ISHAM, Sir Justinian, 4th Bt. (1658-1730), of Lamport Hall, Northants.

Published in The History of Parliament: the House of Commons 1660-1690, ed. B.D. Henning, 1983
Available from Boydell and Brewer

Family and Education

b. 11 Aug. 1658, 3rd s. of Sir Justianian Isham, 2nd Bt., being 2nd s. by 2nd w. educ. Christ Church, Oxf. 1674; L. Inn 1677. m. 16 July 1683, Elizabeth (d. 22 Aug. 1713), da. of Sir Edmund Turner of Stoke Rochford, Lincs., 8s. (3 d.v.p.) 6da. suc. bro. 26 July 1681.1

Offices Held

Dep. lt. Northants, 1681-8, 1689-?d.; j.p. Northants. 1683-Feb. 1688, 1689-?d., Leics. 1711-?d.; commr. for assessment, Northants. 1689-90.2


Isham was one of those recommended in 1683 to replace the Whigs who had been dismissed from the commission of the peace. He was returned to the first of his 15 consecutive Parliaments for Northampton in 1685, and was listed by Danby among the Opposition. He was appointed to only two committees, one for the relief of the Earl of Cleveland’s creditors and the other for the repeal of the Bedford Level Act so far as it affected Northamptonshire. In reply to the lord lieutenant’s questions on the Test Act and Penal Laws, he said that he would not stand; but he was dismissed from county office. He took an active part in the Revolution, signing warrants to raise the militia and serving as cornet under Bishop Compton in Princess Anne’s escort at Nottingham. He was probably returned without a contest in 1689 by arrangement with Edward Montagu II, with whom he kept up a political correspondence. After voting to agree with the Lords that the throne was not vacant he probably left Westminster, serving on no committees in the Convention and making no speeches. He was given leave on 14 Dec. 1689, but a week later Montagu wrote urging him to return, ‘for I really believe there will be more need than ordinary of so good a man as you’. Whether or not Isham returned in time to vote against the disabling clause in the bill to restore corporations is not known, but he lost his seat at the general election. He sat in the House as a Tory without any further interruption from 1694 till his death on 13 May 1730, when his son succeeded him as knight of the shire.3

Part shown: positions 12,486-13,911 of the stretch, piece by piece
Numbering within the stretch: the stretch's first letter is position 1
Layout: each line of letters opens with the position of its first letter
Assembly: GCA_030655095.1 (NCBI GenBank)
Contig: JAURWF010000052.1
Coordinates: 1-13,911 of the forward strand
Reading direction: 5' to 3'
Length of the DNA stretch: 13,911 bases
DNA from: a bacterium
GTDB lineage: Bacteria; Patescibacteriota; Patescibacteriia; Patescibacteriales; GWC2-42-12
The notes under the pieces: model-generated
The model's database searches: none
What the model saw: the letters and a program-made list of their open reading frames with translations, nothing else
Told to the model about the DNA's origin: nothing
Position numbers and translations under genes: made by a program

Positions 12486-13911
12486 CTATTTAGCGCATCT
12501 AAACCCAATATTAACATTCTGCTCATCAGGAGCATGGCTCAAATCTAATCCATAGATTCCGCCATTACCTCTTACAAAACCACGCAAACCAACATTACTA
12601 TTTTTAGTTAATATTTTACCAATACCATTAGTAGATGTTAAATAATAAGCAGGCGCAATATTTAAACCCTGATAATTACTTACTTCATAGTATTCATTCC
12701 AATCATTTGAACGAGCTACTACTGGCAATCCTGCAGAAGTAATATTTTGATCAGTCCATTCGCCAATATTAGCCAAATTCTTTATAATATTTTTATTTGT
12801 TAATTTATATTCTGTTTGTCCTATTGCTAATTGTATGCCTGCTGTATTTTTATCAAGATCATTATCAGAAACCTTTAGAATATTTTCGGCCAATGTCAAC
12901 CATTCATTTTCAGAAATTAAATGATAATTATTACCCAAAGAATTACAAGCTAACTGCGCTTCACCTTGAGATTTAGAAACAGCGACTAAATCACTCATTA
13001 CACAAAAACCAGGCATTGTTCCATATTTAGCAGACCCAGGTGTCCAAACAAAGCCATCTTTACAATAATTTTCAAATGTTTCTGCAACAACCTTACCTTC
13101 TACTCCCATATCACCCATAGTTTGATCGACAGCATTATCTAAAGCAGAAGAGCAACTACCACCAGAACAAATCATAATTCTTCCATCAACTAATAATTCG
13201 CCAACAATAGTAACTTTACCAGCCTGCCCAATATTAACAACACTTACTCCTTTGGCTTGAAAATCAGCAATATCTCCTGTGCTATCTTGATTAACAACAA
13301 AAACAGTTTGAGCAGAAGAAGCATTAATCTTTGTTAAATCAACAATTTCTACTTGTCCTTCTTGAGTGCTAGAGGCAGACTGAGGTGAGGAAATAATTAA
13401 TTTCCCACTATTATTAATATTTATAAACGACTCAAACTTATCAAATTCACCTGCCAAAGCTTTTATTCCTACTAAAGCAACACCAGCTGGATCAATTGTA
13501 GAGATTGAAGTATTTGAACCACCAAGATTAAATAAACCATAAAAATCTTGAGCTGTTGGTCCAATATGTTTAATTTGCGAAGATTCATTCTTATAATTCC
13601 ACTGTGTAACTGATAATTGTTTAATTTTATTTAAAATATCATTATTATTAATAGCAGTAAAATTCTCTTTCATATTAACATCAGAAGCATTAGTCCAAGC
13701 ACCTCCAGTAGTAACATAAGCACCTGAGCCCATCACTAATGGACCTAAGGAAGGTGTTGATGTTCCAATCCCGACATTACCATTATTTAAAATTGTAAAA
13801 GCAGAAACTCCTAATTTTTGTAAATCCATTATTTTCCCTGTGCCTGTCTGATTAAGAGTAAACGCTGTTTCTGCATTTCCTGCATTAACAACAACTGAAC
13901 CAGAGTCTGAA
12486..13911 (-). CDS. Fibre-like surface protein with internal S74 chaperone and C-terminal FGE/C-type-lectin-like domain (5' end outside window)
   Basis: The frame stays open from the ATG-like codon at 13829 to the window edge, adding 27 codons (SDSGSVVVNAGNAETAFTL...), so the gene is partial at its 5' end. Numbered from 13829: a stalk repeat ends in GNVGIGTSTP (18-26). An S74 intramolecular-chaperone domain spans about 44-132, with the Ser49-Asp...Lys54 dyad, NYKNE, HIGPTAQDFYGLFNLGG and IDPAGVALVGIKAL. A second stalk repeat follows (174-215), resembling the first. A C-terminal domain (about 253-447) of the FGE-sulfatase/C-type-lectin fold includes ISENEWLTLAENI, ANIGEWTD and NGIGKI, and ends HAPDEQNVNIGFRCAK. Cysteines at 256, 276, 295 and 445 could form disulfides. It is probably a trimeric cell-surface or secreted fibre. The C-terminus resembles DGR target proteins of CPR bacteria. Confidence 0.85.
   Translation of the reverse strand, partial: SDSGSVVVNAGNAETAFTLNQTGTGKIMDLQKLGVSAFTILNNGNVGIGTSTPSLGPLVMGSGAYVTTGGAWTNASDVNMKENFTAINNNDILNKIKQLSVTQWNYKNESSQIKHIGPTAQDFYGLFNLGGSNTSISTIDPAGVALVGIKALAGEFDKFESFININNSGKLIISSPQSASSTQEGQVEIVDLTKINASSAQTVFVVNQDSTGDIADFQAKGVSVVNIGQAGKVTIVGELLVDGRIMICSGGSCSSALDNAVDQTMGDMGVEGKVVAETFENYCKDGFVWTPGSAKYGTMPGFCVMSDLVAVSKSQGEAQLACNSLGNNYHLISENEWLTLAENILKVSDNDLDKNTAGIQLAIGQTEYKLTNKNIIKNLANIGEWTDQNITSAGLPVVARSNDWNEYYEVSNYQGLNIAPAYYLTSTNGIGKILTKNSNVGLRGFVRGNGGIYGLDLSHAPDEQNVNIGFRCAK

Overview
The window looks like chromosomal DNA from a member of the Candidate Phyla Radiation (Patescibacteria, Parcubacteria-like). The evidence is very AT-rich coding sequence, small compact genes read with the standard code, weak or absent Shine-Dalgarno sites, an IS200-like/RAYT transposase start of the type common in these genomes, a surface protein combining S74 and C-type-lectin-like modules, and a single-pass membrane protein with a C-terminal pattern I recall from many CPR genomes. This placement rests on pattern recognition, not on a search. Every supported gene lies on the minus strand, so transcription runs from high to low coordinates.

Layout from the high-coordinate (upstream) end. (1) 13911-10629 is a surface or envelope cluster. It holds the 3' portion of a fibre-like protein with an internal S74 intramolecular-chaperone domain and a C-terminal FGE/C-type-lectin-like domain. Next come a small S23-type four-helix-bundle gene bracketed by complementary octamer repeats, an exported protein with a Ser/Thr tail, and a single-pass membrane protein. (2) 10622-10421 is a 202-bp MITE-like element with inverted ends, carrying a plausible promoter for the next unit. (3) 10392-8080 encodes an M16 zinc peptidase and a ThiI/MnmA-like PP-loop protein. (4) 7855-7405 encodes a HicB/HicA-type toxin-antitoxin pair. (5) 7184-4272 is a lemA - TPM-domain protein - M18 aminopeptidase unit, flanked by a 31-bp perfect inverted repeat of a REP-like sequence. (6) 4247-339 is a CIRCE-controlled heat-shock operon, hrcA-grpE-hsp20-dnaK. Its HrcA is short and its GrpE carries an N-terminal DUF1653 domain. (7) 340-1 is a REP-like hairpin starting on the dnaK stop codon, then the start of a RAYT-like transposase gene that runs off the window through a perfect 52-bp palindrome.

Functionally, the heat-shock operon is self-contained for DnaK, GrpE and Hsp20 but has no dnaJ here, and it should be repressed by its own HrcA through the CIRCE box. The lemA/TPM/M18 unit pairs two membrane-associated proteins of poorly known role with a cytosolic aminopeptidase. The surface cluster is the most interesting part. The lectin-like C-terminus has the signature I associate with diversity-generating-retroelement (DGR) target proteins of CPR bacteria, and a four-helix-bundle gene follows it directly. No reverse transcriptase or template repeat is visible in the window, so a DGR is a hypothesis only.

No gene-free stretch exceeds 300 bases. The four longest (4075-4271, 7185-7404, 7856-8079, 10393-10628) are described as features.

Ref Volumes: 1660-1690

Author: E. R. Edwards


  • 1. VCH Northants. Fams. 160-1.
  • 2. CSP Dom. 1680-1, p. 557.
  • 3. CSP Dom. 1682, p. 618; Hatton Corresp. (Harl. Soc. n.s. xxiii), 116, Northants, RO, IC 1440.